Efforts are underway to better account for atrocities perpetrated against persons with disabilities through international law and process. The UN Convention on the Rights of Persons with Disabilities (CRPD), ratified by nearly all UN Member States (the United States excepted), calls attention to the need to protect persons with disabilities from violence and abuse and other situations of risk through Article 11. Building on that innovative provision, in 2019, the UN Security Council unanimously adopted resolution 2475 on the protection of persons with disabilities in situations of armed conflict and post-conflict. That resolution underscores the need for states to “end impunity for criminal acts against civilians, including those with disabilities, and to ensure that such persons have access to justice and effective remedies and, as appropriate, reparation.” However, researchers have shown that while crimes targeting persons with disabilities can and do rise to the level of crimes against humanity and war crimes, they remain unaddressed and overlooked by the international criminal law framework.

    Some progress, nonetheless, is being made across the UN system to adopt intersectional approaches to atrocity crime prevention and to move away from non-specific and quite empty calls to protect those deemed “vulnerable” to serious violations of international human rights and humanitarian law. The UN Office of Genocide Prevention is turning its attention to disability. The UN High Commissioner for Refugees is at long last contemplating adopting guidance on what constitutes persecution of persons with disabilities. The UN Special Rapporteur on the Rights of Persons with Disabilities, in two of his recent reports to the UN General Assembly in 2021 and 2022, has recommended that action be taken to account for crimes and atrocities against persons with disabilities. Organizations of persons with disabilities are working to better account for possible war crimes committed against persons with disabilities in the current conflict in Ukraine.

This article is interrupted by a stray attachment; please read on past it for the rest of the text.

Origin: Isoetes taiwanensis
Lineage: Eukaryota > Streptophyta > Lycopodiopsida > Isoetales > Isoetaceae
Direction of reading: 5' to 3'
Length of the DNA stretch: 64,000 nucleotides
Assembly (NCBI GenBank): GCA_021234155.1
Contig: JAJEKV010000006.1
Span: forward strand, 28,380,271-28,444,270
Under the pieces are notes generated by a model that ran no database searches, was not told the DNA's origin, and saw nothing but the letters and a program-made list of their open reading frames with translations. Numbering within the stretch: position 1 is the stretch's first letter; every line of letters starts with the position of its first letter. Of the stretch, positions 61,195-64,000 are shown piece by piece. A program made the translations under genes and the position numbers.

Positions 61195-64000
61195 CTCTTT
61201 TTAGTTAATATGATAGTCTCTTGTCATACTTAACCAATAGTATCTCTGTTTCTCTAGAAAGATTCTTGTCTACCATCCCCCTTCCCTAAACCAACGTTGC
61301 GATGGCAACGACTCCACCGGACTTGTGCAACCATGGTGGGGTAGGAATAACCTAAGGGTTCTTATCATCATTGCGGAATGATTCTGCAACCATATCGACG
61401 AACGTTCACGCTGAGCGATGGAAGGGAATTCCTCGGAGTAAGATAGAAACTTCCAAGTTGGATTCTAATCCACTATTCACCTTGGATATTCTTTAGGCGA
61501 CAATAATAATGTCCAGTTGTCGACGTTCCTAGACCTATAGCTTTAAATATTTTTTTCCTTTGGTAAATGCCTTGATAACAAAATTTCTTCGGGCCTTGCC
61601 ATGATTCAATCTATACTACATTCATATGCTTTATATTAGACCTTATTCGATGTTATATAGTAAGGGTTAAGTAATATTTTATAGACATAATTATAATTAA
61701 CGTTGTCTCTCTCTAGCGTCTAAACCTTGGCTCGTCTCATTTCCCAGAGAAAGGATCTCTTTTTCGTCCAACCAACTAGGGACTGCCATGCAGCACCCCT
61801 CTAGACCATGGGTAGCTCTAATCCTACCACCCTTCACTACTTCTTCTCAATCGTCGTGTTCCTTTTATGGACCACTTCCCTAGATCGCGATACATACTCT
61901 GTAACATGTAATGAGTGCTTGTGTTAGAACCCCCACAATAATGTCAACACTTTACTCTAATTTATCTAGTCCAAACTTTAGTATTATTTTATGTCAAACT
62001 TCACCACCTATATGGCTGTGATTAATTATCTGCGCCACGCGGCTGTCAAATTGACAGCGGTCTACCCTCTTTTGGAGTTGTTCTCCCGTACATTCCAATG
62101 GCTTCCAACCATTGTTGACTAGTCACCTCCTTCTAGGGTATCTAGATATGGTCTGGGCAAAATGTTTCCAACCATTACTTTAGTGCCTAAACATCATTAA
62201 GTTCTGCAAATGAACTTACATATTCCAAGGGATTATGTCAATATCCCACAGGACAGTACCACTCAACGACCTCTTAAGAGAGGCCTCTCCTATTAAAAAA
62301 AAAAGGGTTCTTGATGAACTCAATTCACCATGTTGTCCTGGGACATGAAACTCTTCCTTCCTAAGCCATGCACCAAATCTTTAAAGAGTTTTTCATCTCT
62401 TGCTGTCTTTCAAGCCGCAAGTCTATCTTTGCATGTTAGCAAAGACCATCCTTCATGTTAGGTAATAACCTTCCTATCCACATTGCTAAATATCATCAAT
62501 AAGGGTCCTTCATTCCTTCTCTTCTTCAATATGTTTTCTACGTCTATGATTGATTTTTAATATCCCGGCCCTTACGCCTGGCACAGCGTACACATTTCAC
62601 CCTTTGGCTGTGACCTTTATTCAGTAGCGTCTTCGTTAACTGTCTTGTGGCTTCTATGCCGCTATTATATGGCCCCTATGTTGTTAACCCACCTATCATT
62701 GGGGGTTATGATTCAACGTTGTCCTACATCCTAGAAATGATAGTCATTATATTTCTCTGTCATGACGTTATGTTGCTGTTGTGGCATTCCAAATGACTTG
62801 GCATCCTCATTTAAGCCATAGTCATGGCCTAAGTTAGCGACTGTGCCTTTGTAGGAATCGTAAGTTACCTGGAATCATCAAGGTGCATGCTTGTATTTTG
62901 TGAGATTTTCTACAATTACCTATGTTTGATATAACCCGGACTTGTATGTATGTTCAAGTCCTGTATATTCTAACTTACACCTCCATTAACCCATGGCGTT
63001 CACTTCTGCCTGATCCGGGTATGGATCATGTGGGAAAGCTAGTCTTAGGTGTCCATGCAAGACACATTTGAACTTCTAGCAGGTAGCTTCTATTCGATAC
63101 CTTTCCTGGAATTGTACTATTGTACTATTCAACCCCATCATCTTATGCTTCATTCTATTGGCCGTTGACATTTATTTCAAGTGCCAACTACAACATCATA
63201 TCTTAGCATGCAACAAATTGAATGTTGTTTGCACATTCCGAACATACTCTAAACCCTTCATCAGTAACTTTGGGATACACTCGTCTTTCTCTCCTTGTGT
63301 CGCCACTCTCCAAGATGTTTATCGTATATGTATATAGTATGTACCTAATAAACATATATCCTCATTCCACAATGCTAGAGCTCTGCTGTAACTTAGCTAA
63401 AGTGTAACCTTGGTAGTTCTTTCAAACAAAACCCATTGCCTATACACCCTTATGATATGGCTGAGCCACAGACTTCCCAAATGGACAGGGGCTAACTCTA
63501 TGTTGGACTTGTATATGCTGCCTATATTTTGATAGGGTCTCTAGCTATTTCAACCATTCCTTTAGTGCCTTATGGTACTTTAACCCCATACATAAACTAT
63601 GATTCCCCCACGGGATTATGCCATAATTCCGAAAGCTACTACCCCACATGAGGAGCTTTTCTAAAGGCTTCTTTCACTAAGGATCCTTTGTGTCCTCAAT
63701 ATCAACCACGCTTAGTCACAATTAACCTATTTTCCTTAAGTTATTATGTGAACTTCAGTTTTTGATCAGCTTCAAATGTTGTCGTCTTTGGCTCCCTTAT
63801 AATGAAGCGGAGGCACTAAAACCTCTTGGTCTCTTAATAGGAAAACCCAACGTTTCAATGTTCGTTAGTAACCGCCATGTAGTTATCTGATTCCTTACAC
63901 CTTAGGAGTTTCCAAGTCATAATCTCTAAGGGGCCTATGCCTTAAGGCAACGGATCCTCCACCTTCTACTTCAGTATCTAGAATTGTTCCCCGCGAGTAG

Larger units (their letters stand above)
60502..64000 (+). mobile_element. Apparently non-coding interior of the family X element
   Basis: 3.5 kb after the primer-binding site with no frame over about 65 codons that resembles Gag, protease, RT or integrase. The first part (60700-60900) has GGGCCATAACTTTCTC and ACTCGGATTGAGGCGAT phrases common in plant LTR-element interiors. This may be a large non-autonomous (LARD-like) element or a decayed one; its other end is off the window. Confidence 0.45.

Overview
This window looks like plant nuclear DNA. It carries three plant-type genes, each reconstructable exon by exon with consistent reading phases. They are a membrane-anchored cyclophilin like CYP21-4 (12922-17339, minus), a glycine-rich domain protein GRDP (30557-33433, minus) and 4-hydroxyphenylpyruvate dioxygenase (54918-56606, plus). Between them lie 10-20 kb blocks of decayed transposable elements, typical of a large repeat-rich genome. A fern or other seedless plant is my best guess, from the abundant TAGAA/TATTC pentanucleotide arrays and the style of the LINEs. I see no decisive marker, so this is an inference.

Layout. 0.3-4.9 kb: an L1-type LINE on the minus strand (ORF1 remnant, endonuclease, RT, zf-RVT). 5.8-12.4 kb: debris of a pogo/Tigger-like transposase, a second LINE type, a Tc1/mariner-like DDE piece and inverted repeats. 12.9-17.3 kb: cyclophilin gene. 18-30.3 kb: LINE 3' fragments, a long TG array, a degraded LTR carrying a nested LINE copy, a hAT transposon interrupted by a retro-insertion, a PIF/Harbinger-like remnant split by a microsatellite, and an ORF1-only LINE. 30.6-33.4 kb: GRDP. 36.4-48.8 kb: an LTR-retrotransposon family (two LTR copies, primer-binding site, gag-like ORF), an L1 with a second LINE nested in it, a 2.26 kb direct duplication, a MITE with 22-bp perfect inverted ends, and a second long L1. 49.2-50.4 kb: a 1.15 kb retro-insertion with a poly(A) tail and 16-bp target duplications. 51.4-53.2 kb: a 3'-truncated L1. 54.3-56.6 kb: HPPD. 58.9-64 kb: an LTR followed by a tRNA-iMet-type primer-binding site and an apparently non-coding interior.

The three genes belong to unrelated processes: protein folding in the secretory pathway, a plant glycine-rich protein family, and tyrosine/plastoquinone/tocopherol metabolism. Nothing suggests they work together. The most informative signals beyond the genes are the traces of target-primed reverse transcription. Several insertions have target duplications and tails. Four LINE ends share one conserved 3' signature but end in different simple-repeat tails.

One process just getting underway is a potentially important development—the work of the UN Sixth Committee to move forward with a process to draft a legally binding treaty specifically addressing crimes against humanity, building on the International Law Commission’s draft articles for such a convention. July 26 serves as a salient reminder to States participating in that negotiation to come to the table fully cognizant of the import of their work. The process must, in its articulation of what constitutes a crime against humanity, make explicit mention of persons with disabilities and indeed other groups recognized as specifically protected under international law and UN Security Council resolutions. To do otherwise risks overlooking the history of abuse that persons with disabilities have experienced, the existence of the CRPD, and most importantly the ADA. The move to specify and make visible gender-based crimes and crimes against children in recent years—and actions by international criminal tribunals to account for these crimes—demonstrate the salience of specificity.

    The celebration of the Americans with Disabilities Act ought to be married with action to ensure that disability hate crimes are amply documented and perpetrators brought to account, be it in American courts or international tribunals.